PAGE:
What You Need to Know Before Your Pet's Upcoming Surgery
Many people have questions about various aspects of their pet's surgery, and we hope this information will help. It also explains the decisions you will need to make before your pet's upcoming surgery.
Is the anesthetic safe?
Today's modern anesthetic monitors have made surgery much safer than in the past. Here at Lakewood Animal Hospital, we do a thorough physical exam on your pet before administering anesthetics. We also adjust the amount and type of anesthetic used depending on the health of your pet.
We recommend every pet has blood testing performed before surgery. Even apparently healthy animals can have serious organ system problems which cannot be detected without blood testing. If there is a problem, it is much better to find it before it causes anesthetic or surgical complications. If serious problems are detected, surgery can be post-poned until the problem is corrected.
We offer in-house blood testing before surgery, which we will go over with you when you bring your pet in. For geriatric or ill pets, additional blood tests, electrocardiograms (ECGs) or x-rays may be required before surgery as well.
It is important that surgery be done on an empty stomach to reduce the risk of vomiting during and after anesthesia. You will need to withhold food from your pet after 8:00 pm the evening before surgery. Water can be left down for the pet until the morning of surgery.
Will my pet have stitches?
For many surgeries, we use absorbable sutures under the skin. These will dissolve on their own, and do not need to be removed later. Some surgeries do require skin stitches which require removal 10-14 days after surgery. With either type of suture, you will need to keep an eye on the incision for swelling or discharge. Most dogs and cats do not lick excessively or chew at the incision, but this is an occasional problem you will need to watch for. You will also need to limit your pet's activity level during the healing phase and no baths are allowed until their post-operative progress examination 10-14 days after surgery.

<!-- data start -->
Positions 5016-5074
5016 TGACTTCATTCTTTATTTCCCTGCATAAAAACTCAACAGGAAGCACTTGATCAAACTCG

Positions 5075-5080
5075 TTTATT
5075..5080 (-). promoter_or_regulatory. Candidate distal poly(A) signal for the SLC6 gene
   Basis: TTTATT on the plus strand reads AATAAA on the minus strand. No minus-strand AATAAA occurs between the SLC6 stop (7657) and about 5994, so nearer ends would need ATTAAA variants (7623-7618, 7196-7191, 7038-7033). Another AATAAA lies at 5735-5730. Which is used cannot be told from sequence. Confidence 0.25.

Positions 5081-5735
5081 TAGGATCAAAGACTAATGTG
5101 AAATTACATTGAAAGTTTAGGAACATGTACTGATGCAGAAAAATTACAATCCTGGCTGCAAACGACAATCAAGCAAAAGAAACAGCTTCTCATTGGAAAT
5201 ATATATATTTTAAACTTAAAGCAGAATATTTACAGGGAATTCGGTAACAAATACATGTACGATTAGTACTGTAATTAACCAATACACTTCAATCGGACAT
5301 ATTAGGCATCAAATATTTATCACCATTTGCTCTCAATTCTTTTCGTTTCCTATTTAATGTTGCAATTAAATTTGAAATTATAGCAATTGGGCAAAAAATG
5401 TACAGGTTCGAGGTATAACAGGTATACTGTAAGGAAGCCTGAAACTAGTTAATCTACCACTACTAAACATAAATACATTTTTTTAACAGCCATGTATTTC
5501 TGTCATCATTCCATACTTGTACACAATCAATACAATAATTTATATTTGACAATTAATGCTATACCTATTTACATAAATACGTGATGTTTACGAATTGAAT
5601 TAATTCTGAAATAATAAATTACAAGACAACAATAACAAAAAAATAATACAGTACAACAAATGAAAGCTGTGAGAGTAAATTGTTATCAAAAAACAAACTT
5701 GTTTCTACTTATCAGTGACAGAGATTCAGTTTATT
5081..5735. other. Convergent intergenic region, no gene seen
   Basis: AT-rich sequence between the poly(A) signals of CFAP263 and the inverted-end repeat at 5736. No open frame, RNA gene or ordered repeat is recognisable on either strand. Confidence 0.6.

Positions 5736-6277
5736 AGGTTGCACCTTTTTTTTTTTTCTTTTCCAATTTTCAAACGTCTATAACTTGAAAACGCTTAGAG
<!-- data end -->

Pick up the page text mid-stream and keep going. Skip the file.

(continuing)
Will my pet be in pain?
Anything that causes pain in people can be expected to cause pain in animals. Pets may not show the same symptoms of pain as people do and they usually don't whine or cry. The type of pain medications prescribed will depend on the surgery performed. Major procedures require more pain relief than things like minor lacerations.
Because cats do not tolerate standard pain medications such as aspirin, ibuprofen, or Tylenol, we are limited in what we can give them. Recent advances in pain medications have allowed for better pain control in cats than ever before. We use a combination of pain medications which results in our feline patients being very comfortable after surgery.
What other decisions do I need to make?
When you bring your pet in for surgery, it will take 10-15 minutes to fill out paperwork and make decisions on the blood testing and other options available (such as nail trims and microchipping). When you pick up your pet after surgery you can also plan to spend about 15-20 minutes going over your pet's home care needs.
We will call you the day before your scheduled surgery appointment, to confirm the time you will be dropping your pet off and to answer any questions you might have. In the meantime, please don't hesitate to call us with any questions about your pet's health or surgical procedure.